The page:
Track skipping from ripped CDs

Media

The title of this post sounds like someone from the 1990s observing VCR distortion, or a 1970s audiophile worried about tape tension on their reel-to-reel machine. How does a track skip? What’s ripping a CD? How does doing the latter cause the former?

There are people using streaming services today who’ve never bought music, or ripped a CD, or browsed an HVM, Tower Records, or Sembawang Music. I’ve spilled enough electronic ink worrying about why that’s a bad thing for artists, so in this case I merely bring it up as a generational observation. Ripping CDs must seem as foreign as faxing a document, tuning in at a specific time on the TV, or having digital privacy.

Wait, ouch.

Mixtapes were before my time, but we used to rip CDs to have a digital copy on our computers. We’d do it so we could import tracks into our Minidiscs, or media players such as the Creative Zen or iPod. Like tape decks of yore, we could also do this to make mix CDs for cars or CD Walkmans. If you had precious little drive space and two optical drives, software like Nero Burning ROM even supported live ripping and recording across discs, letting you swap out albums to make a mix without needing to rip them to your hard drive first. What a time to be alive!

I ripped all my Michael Franks CDs back in the mid-2000s as 320 kb/s CBR MP3, the same format I use today. Back then I was ripping to whip a llama’s arse, play in iTunes, and transfer to my huge iPod Classic, so compatibility was more of a concern than capacity. They sound as clear and good now as they did back then, even with proper monitors and hi-fi speakers.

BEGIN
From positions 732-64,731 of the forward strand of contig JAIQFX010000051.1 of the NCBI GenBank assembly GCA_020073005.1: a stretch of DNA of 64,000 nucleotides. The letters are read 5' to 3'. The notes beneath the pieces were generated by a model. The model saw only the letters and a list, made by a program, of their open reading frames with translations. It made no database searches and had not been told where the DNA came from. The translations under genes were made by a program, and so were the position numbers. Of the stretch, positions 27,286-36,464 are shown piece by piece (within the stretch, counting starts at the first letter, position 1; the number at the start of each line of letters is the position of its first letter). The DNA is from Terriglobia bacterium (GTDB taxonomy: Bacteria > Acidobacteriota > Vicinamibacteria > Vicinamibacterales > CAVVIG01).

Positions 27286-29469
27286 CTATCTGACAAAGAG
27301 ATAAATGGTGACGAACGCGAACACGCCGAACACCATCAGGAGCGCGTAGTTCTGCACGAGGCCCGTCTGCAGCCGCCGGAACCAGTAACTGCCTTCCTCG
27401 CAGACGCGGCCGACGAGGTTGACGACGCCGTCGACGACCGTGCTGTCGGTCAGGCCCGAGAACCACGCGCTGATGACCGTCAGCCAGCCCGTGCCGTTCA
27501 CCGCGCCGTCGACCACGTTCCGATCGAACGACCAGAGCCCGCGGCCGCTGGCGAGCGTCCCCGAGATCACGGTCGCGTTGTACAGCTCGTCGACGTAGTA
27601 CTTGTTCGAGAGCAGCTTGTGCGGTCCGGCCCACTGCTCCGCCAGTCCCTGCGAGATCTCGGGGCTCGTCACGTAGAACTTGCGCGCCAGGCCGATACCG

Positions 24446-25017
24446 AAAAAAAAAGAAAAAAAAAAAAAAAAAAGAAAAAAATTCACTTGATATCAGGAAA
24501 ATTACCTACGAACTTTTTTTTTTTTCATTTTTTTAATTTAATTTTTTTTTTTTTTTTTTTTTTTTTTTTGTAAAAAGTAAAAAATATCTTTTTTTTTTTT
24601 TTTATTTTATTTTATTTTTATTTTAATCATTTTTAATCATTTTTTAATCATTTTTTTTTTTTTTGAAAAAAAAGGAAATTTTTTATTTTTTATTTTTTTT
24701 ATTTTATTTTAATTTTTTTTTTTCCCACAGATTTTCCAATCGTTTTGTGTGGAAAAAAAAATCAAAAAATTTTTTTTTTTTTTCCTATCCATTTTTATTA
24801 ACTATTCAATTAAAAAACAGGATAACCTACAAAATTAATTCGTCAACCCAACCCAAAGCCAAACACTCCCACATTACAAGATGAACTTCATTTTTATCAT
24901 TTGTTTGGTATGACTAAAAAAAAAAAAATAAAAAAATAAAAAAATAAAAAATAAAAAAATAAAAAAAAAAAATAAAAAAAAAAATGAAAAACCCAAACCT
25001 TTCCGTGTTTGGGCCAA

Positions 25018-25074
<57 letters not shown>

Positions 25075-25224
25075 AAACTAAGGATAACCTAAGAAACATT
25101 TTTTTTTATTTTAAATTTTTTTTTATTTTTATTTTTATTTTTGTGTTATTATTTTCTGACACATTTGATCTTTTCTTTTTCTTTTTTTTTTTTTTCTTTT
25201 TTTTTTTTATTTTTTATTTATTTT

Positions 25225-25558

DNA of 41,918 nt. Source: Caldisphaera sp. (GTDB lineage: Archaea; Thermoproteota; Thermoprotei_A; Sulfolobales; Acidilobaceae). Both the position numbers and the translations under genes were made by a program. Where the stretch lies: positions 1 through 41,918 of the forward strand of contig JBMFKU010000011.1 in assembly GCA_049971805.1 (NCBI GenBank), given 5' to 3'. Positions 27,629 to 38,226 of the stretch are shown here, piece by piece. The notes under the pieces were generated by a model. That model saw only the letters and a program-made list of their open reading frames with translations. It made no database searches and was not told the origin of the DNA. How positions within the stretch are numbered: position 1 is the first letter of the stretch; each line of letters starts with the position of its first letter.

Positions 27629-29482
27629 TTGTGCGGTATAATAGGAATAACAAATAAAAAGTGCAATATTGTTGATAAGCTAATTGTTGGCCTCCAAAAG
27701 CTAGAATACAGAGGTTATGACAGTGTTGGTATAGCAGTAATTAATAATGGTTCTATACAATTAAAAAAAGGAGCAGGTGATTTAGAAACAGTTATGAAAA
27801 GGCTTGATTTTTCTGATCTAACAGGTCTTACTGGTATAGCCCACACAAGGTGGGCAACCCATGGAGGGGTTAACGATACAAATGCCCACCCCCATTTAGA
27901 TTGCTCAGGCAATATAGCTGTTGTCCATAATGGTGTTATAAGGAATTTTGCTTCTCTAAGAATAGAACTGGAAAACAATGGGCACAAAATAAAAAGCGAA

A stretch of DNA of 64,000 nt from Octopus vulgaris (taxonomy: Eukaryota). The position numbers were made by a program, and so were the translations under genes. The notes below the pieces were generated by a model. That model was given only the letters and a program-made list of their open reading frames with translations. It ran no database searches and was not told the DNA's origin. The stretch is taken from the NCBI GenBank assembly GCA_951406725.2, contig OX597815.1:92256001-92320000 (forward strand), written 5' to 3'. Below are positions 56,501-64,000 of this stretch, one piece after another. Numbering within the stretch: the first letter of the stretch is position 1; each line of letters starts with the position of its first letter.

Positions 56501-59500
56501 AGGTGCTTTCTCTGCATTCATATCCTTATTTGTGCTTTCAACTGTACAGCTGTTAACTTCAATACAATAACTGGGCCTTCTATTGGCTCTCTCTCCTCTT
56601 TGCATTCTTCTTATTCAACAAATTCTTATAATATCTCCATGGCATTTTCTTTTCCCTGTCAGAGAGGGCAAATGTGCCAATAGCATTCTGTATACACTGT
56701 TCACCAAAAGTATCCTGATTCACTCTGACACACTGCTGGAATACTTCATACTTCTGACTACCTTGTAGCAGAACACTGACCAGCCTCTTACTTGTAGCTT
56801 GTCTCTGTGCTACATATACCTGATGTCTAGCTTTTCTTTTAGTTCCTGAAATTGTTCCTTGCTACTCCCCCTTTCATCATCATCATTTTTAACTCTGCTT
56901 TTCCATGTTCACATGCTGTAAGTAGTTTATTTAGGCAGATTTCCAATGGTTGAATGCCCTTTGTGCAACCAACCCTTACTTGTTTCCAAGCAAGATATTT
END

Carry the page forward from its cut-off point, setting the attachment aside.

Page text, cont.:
But in doing so, I introduced a few audio artefacts I still hear today. Michael’s 1999 jazz/vocal album Barefoot on the Beach must have had a scratch sufficiently large to overwhelm the optical drive’s error correction mechanisms, because in three tracks I hear a few pauses and doubling-up of sounds. My dad and I used to joke they were “bad-rip remixes”.

They’re almost imperceptible, to the point where you might miss them if you weren’t paying close attention, and if you didn’t know the songs. Because they skip at just the right time in the song, they sound like a DJ having a bit of fun with a light touch, not an error.

I’ve been tempted to re-rip these tracks again with another CD copy of the album, but the LP version of the album already sounds weird because it doesn’t have those distortions! It’s as though I have an exclusive, limited-edition version of these tracks.

In the paraphrased words of Dr Glenn Pierce from the game Superliminal, is that weird? Absolutely.

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Ruben Schade is a technical writer and IaaS engineer in Sydney, Australia who refers to himself in the third person in bios. Wait, not BIOS… my brain should be EFI by now.

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